The moral chaos of our era stems from the fact that people think they can think about moral problems, without actually knowing how to. Tell someone that they lack the math skills to solve a given math problem and they readily admit deficiency; but tell someone that they lack the skill for properly considering moral problems and their reply will be self-righteous indignation.
“… things that are true and things that are just have a natural tendency to prevail over their opposites, so that if the decisions of judges are not what they ought to be, the defeat must be due to the speakers themselves, and they must be blamed accordingly.”— Aristotle
The problem persists because it is not only students that are delusional, but teachers as well. And so the teacher trains each new student in the dogma that the morally unskilled can not only answer ethical problems, but has a right to his own personal opinions on the matter. The second premise naturally follows from the first, for if you tell a bunch of morally ignorant kids that they can reason well about moral problems, you must also somehow account for the chaos of conflicting answers that will inevitably result. Subjectivism is the most handy myth here, or if the student also wants a metaphysical explanation, he can be told that reality is an illusion created by a collective consciousness.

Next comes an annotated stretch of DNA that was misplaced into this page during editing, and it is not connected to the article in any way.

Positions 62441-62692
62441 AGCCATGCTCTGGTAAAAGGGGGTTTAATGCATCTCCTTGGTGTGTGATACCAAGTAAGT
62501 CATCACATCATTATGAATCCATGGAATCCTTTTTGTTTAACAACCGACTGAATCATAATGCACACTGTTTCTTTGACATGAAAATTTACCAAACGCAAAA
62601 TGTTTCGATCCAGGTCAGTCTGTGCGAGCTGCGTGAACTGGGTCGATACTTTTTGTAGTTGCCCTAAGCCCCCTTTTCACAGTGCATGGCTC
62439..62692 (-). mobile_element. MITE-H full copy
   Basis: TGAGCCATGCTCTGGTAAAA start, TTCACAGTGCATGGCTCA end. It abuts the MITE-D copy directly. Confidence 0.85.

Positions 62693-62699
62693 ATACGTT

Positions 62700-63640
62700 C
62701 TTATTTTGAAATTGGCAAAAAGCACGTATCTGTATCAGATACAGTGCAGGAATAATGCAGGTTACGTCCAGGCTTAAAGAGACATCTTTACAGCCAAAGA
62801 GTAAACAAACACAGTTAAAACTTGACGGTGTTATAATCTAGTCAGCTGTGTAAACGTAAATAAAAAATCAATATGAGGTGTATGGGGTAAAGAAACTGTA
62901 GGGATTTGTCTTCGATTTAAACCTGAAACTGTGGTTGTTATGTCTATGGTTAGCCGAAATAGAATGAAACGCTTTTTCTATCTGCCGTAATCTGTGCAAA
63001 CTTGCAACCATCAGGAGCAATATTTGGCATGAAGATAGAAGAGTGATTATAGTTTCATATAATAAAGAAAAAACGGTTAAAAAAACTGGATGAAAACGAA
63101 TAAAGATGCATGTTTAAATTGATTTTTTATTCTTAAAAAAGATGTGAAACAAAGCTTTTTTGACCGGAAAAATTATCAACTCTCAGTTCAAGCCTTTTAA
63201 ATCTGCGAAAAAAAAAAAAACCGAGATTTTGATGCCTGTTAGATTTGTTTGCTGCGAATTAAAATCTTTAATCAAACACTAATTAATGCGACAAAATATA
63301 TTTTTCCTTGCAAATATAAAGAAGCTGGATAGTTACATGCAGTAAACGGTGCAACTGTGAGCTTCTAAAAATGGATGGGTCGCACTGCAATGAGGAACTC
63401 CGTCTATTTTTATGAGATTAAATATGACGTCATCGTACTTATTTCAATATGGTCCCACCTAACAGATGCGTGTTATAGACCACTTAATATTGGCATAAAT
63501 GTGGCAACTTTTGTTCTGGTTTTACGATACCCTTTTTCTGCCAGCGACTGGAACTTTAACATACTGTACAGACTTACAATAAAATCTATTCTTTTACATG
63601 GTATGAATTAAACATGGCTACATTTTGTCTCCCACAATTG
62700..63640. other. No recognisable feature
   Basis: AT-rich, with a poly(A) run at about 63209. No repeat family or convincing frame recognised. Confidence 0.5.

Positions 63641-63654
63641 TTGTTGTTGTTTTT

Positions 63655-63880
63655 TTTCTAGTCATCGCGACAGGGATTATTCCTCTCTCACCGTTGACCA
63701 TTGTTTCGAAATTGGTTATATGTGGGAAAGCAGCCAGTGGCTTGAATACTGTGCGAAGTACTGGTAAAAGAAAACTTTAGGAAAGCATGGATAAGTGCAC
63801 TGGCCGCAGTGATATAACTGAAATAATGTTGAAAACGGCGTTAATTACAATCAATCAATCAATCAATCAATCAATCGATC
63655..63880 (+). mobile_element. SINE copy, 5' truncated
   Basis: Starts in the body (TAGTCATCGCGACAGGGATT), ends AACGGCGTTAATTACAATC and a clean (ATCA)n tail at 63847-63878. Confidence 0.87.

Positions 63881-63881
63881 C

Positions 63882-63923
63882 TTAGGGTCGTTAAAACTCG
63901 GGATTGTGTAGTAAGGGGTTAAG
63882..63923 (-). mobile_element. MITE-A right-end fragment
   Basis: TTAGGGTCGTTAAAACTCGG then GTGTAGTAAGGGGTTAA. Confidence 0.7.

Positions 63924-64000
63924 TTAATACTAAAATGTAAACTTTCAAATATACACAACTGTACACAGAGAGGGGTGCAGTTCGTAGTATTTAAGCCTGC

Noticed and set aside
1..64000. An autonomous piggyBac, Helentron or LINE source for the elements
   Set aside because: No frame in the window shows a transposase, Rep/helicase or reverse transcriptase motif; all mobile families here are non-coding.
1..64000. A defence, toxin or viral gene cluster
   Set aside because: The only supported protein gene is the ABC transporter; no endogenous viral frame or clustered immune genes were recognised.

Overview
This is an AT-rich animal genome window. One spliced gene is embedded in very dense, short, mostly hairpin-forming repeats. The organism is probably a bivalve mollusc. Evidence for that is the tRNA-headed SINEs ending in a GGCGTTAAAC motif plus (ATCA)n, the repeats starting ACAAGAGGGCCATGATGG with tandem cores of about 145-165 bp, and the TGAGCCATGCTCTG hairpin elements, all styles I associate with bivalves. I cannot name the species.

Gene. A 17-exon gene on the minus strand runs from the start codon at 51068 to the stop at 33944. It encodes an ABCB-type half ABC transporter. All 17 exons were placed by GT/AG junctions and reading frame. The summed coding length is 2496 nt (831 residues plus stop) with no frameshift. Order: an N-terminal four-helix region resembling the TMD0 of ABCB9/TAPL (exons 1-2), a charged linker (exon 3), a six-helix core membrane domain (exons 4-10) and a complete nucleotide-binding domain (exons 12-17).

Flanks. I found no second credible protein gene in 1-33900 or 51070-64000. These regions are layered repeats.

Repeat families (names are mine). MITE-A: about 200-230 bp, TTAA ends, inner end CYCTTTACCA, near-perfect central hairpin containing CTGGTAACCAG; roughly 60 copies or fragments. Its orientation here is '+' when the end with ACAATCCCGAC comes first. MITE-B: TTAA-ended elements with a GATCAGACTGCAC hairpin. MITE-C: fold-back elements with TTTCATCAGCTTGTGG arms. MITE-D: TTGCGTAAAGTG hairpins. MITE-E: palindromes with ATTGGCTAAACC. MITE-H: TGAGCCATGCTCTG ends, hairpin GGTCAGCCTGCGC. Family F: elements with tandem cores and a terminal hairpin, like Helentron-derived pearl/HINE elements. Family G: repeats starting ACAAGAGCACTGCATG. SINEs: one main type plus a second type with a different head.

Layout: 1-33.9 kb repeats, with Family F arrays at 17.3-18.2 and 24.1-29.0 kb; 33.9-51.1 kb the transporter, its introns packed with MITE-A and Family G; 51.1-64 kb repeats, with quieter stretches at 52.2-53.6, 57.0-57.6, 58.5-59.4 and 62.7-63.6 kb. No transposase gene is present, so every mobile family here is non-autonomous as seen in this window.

Whether the incitement of moral chaos is intentional or not, it is clear who its beneficiaries are: the status quo power structures, the anointed power elite. In a mostly free society, the biggest threat to the systematic institution of injustice is indeed the emergence of rational and organized moral authority. But the fertile grounds of such an emergence is rational moral thought; to breed a zealously self-righteous ignorance is to salt the Earth and thus kill the seeds of justified outrage before they bear fruit, thus cementing the now prevailing policy of “might makes right.”
The only way out of this vicious cycle is for a new moral leadership to emerge, one which embraces reason and which sets the example of how a unity of moral thought can be achieved without resorting to dogma. Here we must recapitulate what had been formerly been shown in the sciences; we must demonstrate that just as we can find a rational consensus in realm of science, we can also find a rational consensus in the realm of ethics.
This method can work, for while moral chaos will always tear itself to pieces, perpetually creating faction out of every alliance, a rational consensus can find true and lasting unity, and thus inspire future generations to break the cycle of viciousness and open up a new era for mankind.
Also see PROPOSITIONS.